In 1912, there was a Father's Day celebration in Vancouver, Washington, suggested by Methodist pastor J.J. Berringer of the Irvington Methodist Church. They mistakenly believed that they had been the first to celebrate such a day. They followed a 1911 suggestion by the Portland Oregonian.
Harry C. Meek, a member of Lions Clubs International, claimed that he had first come up with the idea for Father's Day in 1915. Meek said that the third Sunday in June was chosen because it was his birthday. The Lions Club has named him the "Originator of Father's Day". Meek made many efforts to promote Father's Day and make it an official holiday.
Establishment of the holiday
On June 19, 1910, a Father's Day celebration was held at the YMCA in Spokane, Washington by Sonora Smart Dodd. Her father, the civil war veteran William Jackson Smart, was a single parent who raised his six children there. She was also a member of Old Centenary Presbyterian Church (now Knox Presbyterian Church), where she first proposed the idea. After hearing a sermon about Jarvis' Mother's Day in 1909 at Central Methodist Episcopal Church, she told her pastor that fathers should have a similar holiday to honor them. Although she initially suggested June 5, her father's birthday, the pastors did not have enough time to prepare their sermons, and the celebration was deferred to the third Sunday in June. Several local clergymen accepted the idea, and on June 19, 1910, the first Father's Day, "sermons honoring fathers were presented throughout the city".
However, in the 1920s, Dodd stopped promoting the celebration because she was studying at the Art Institute of Chicago, and it faded into relative obscurity, even in Spokane. In the 1930s, Dodd returned to Spokane and started promoting the celebration again, raising awareness at a national level. She had the help of those trade groups that would benefit most from the holiday, for example the manufacturers of ties, tobacco pipes, and any traditional present for fathers. By 1938, she had the help of the Father's Day Council, founded by the New York Associated Men's Wear Retailers to consolidate and systematize the holiday's commercial promotion. Americans resisted the holiday for its first few decades, viewing it as nothing more than an attempt by merchants to replicate the commercial success of Mother's Day, and newspapers frequently featured cynical and sarcastic attacks and jokes. However, the said merchants remained resilient and even incorporated these attacks into their advertisements. By the mid-1980s, the Father's Day Council wrote, "(...) [Father's Day] has become a Second Christmas for all the men's gift-oriented industries."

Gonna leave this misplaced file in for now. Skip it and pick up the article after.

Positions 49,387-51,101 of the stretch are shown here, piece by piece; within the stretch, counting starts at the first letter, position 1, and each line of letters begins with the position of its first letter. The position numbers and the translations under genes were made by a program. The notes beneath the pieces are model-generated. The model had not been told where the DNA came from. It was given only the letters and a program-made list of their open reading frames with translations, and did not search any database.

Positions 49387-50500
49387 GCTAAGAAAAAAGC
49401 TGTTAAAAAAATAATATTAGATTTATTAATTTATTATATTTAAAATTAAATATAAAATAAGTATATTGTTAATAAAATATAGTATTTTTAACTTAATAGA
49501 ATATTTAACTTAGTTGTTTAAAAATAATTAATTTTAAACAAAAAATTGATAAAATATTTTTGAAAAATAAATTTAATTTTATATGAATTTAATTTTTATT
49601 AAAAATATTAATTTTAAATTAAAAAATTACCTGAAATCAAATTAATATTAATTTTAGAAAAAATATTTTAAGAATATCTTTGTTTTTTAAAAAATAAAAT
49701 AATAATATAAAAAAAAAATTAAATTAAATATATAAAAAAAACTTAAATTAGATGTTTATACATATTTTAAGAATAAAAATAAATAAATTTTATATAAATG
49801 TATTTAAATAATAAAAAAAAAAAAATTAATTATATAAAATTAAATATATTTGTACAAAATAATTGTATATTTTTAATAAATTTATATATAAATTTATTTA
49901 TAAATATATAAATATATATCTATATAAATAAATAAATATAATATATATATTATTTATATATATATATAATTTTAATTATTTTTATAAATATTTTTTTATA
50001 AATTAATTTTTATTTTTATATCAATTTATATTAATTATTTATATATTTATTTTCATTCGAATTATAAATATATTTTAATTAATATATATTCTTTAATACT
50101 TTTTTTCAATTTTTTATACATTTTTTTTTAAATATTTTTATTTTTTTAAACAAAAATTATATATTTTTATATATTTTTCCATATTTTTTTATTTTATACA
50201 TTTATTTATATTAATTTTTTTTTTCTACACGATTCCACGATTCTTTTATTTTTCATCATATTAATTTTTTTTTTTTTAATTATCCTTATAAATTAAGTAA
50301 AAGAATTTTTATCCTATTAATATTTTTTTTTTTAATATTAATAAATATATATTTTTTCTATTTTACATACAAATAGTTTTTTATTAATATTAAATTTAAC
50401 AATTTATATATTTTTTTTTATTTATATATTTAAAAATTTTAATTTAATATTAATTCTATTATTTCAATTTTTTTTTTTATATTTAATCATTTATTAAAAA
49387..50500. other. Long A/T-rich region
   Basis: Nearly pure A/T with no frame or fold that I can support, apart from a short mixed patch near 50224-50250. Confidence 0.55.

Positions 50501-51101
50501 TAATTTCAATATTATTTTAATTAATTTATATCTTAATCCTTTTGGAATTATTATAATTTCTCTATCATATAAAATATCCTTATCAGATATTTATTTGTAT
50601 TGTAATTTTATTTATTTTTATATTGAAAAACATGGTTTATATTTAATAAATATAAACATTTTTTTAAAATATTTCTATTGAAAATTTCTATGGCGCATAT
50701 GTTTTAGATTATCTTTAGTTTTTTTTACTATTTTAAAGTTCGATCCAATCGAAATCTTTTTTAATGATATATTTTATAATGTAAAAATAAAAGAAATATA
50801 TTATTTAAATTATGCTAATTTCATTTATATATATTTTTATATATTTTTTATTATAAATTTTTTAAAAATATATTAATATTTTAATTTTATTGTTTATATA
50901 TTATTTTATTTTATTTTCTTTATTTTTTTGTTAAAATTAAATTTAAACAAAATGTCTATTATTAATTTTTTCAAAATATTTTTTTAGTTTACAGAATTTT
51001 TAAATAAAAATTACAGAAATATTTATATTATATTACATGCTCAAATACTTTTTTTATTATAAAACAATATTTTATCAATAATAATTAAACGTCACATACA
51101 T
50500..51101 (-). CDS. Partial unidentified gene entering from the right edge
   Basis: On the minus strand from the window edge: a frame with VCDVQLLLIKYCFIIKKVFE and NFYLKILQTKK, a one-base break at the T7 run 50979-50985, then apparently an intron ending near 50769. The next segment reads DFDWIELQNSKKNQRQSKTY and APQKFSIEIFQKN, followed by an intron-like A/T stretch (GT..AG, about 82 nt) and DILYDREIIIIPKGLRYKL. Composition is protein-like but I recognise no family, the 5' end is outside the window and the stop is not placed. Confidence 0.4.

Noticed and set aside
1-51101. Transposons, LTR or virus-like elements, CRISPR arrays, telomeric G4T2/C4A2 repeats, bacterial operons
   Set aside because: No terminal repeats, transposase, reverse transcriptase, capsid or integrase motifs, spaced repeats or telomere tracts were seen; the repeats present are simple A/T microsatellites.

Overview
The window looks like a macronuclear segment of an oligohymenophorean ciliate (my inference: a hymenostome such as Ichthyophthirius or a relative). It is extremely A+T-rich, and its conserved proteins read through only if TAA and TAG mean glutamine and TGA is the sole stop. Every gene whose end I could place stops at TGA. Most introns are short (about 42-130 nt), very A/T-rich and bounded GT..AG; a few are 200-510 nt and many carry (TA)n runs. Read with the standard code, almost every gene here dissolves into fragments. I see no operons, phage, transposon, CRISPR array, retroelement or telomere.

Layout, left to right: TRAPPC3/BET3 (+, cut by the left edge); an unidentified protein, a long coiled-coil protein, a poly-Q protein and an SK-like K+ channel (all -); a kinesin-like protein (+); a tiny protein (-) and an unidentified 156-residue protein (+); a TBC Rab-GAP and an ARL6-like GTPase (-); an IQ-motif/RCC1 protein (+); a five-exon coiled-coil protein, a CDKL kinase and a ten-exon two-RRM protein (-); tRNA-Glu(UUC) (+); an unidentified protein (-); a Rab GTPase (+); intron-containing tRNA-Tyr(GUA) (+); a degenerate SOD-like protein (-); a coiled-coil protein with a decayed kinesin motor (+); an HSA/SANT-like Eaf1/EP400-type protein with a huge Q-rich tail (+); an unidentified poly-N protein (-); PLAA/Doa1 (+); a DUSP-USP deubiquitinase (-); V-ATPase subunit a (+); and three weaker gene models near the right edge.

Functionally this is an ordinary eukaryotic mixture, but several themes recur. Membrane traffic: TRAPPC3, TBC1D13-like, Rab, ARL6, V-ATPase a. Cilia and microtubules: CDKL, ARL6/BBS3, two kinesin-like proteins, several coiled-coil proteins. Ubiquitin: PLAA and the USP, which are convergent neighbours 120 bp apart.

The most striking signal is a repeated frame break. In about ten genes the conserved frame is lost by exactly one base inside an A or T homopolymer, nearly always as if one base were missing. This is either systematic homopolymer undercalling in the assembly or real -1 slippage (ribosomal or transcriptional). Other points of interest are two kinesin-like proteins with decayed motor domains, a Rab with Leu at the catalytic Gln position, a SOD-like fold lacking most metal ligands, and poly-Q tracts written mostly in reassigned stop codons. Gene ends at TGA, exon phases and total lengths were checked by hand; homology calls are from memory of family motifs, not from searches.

A bill to accord national recognition of the holiday was introduced in Congress in 1913. In 1916, President Woodrow Wilson went to Spokane to speak at a Father's Day celebration and he wanted to make it an officially recognized federal holiday, but Congress resisted, fearing that it would become commercialized. US President Calvin Coolidge recommended in 1924 that the day be observed throughout the entire nation, but he stopped short at issuing a national proclamation. Two earlier attempts to formally recognize the holiday had been defeated by Congress. In 1957, Maine Senator Margaret Chase Smith wrote a Father's Day proposal accusing Congress of ignoring fathers for 40 years while honoring mothers, thus "[singling] out just one of our two parents". In 1966, President Lyndon B. Johnson issued the first presidential proclamation honoring fathers, designating the third Sunday in June as Father's Day. Six years later, the day was made a permanent national holiday when President Richard Nixon signed it into law in 1972.
In addition to Father's Day, International Men's Day is celebrated in many countries on November 19 in honor of men and boys who are not fathers.
In the United States, Dodd used the "Fathers' Day" spelling on her original petition for the holiday, but the spelling "Father's Day" was already used in 1913 when a bill was introduced to the U.S. Congress as the first attempt to establish the holiday, and it was still spelled the same way when its creator was commended in 2008 by the U.S. Congress.
Dates around the world
The officially recognized date of Father's Day varies from country to country. This section lists some significant examples, in order of date of observance.
Second Sunday in May
May 13, 2018
Third Sunday in May
May 20, 2018
May 10, 2018
First Sunday in June
Jun 3, 2018
Second Sunday in June
Jun 10, 2018
Third Sunday in June
Jun 17, 2018
Last Sunday in June
Jun 24, 2018
Second Sunday in July
Jul 8, 2018
Last Sunday in July
Jul 29, 2018
Second Sunday in August
Aug 12, 2018
Last Monday in August
Aug 27, 2018
First Sunday in September
Sep 2, 2018
Second Sunday in September
Sep 9, 2018
First Sunday in October
Oct 7, 2018
Second Sunday in November
Nov 11, 2018
Between August 30 and September 30